Disciplinary associations are dominated by research-intensive faculty who have been making this bargain with administrators for the past 40 years: “Keep our tenure lines in the major and grad program, and we’ll supervise students and lecturers teaching gen ed.”
Probably the number-one reason AAUP declined to sign the CAW report is the disciplinary associations’ insistence on recommending that “tenure lines should be sufficient to cover courses in the upper-division undergraduate and graduate curricula and to ensure an appropriate presence of tenured and tenure-track faculty members in the lower division.”
As my committee at AAUP analyzed it, CAW’s waffle regarding “an appropriate presence” in the lower division aimed to serve the self-interest of a tiny fraction of the faculty at the expense of students and most other faculty.
The CAW report and the minority faculty it represents flies in the face of research by Paul Umbach, Jaeger and Eagan, and many others. The recommendations are exactly the reverse of Jaeger and Eagan’s, who find great impact from contingency in the early years and less in the upper division and graduate study.
So long as privilege continues to flow to the disciplines, the CAW is cheerfully willing to underwrite the steady casualization of the majority faculty teaching the majority of students, i.e. community colleges and the first two years everywhere.
Responsible policy makers, researchers like Jaeger and Eagan, and many administrators, however, acknowledge that the lower division and general ed are the area where the US system of higher education already is the most dysfunctional by most measures of student success.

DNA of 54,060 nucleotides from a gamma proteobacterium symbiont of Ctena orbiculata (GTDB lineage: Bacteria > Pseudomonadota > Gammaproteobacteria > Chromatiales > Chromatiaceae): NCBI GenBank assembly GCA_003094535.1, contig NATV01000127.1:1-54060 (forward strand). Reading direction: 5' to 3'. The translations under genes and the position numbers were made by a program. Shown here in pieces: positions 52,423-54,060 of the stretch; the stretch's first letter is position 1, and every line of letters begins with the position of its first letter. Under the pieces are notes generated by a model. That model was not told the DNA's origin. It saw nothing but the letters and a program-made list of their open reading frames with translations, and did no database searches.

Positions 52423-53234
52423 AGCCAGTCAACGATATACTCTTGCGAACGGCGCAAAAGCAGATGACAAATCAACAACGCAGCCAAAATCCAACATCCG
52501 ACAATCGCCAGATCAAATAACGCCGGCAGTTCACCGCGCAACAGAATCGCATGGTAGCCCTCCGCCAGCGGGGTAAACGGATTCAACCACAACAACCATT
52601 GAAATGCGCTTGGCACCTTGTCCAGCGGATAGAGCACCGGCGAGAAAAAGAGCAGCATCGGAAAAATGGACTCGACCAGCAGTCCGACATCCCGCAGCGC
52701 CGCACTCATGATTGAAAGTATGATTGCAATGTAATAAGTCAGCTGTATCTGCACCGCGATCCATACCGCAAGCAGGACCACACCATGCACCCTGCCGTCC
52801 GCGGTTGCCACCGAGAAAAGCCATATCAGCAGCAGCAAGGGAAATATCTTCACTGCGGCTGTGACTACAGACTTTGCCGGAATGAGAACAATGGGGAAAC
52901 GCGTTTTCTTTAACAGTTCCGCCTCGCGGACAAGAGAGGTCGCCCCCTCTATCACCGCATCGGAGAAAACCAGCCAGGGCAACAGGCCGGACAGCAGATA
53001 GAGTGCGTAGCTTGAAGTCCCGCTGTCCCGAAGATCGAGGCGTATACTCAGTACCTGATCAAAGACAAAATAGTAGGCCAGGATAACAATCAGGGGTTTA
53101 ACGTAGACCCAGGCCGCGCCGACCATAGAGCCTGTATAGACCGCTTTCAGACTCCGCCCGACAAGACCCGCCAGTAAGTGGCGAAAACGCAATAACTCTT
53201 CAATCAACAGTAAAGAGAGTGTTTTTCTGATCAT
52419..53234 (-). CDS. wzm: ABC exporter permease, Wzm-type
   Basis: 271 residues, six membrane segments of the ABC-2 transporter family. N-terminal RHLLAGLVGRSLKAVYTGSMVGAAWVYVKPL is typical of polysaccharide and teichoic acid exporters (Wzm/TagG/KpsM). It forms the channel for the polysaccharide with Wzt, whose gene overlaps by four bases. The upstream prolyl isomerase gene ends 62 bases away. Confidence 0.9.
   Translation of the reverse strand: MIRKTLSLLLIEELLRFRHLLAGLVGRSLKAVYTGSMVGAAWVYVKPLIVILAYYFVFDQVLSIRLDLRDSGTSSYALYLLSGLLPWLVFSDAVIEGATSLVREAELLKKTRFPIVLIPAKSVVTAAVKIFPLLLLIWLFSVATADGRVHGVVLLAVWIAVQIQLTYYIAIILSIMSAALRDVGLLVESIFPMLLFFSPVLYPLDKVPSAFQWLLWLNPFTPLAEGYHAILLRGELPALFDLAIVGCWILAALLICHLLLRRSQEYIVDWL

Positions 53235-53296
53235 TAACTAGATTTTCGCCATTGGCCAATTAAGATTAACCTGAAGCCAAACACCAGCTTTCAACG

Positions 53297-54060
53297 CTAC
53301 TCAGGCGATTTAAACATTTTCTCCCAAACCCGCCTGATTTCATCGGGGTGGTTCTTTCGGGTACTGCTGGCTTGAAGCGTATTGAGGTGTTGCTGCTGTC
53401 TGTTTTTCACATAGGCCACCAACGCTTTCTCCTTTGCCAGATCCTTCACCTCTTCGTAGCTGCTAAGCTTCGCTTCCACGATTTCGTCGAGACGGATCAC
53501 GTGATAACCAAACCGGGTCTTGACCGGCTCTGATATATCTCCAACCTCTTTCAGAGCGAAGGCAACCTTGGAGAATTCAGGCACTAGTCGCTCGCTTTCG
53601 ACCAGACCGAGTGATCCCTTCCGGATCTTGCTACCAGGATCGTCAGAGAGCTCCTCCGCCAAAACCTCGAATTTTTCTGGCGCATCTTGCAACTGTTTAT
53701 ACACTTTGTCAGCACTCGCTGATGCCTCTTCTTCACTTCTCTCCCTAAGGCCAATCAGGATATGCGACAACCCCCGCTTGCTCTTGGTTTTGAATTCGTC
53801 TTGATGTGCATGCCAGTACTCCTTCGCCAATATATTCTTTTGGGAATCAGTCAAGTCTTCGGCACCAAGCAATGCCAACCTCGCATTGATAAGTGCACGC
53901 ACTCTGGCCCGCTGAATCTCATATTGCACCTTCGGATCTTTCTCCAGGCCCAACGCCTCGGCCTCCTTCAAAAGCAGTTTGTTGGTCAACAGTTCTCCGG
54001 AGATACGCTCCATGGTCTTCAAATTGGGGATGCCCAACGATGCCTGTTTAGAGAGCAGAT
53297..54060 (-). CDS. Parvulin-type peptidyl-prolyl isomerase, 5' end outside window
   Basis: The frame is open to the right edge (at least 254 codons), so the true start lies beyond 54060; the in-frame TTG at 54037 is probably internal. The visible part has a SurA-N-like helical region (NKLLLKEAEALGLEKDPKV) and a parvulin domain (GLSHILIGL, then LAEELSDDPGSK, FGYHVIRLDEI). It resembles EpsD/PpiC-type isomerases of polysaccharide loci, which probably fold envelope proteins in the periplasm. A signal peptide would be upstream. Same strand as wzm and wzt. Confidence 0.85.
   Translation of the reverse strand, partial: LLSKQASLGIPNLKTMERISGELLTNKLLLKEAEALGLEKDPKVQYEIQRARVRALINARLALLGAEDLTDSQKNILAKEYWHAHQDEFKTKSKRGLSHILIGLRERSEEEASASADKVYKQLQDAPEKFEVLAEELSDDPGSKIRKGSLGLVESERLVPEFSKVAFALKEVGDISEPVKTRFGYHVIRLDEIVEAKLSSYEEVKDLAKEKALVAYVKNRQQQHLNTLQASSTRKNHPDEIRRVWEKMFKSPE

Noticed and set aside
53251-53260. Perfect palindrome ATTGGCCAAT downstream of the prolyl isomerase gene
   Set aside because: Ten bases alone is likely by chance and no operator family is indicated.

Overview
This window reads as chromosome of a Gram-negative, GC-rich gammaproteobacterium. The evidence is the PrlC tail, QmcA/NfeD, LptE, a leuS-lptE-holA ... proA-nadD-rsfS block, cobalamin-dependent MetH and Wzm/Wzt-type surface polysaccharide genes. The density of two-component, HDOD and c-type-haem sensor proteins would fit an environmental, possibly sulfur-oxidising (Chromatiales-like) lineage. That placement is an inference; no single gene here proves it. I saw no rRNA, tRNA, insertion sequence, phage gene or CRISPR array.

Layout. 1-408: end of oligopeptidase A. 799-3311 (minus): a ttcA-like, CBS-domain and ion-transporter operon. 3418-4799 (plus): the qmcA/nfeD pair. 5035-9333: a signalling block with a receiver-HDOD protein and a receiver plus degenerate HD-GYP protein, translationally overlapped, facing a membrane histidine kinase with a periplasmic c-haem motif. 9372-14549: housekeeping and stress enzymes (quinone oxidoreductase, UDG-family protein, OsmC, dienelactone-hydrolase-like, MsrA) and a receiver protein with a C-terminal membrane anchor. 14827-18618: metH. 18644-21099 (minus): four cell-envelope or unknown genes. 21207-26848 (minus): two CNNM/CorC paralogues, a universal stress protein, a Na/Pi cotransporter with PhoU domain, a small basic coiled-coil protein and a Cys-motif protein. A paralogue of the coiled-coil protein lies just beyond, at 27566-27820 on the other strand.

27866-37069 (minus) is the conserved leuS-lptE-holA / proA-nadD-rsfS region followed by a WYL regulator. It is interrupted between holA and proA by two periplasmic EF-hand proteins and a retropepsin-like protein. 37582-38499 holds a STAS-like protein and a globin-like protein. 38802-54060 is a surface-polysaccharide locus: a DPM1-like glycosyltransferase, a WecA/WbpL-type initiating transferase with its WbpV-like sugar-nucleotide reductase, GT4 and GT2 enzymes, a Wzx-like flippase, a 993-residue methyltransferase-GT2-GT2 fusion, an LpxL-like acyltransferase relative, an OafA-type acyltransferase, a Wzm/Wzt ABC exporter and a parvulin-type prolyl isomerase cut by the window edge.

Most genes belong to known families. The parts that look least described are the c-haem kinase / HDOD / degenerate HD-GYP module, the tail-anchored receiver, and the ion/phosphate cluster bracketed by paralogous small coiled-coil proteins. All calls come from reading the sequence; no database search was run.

The Buck Stops With Administrators
Administrators ultimately make resource allocation decisions that shape first-year teaching.
Many administrators would willingly see more experienced tenure-stream faculty in the first-year classroom and grumpily point to the unwillingness of research-intensive faculty to appear there.
However, administrators are the ones who have steadily whittled away at a career path that this research suggests is one of the most important in the academy: the teaching-intensive tenure track.
While no faculty appointments should be teaching only—it is the teaching-only nature of most contingent appointments that accounts for much of the negative impact—appointments that are teaching intensive should be an important component of every faculty.
Much reduced from their high point in 1970, appointments to the teaching-intensive tenure track nonetheless remain widespread, especially at the M.A. and B.A.-granting institutions where the difference between their student outcomes and those of faculty on contingent appointments are most obvious.
At 9-plus teaching hours per week, with full campus citizenship and full obligations to professional development—which might include appropriately modest expectations for research activity—faculty on these appointments work hard for bartenders’ wages, but deliver real results for students.
Over the decades, administrations have lost literally millions of students by replacing appointments that enable teaching-intensive campus citizens with those that give faculty little choice except to be teaching-only freeway flyers.
As I and many others have noted, administrators have actively chosen to disinvest in faculty, spending instead on sports, infrastructure, and venture capitalism.
Even in naked business terms: were the gains they achieved with these allocations really worth the loss of millions of “education customers”?
Considering the role tuition plays in most budgets, I doubt it.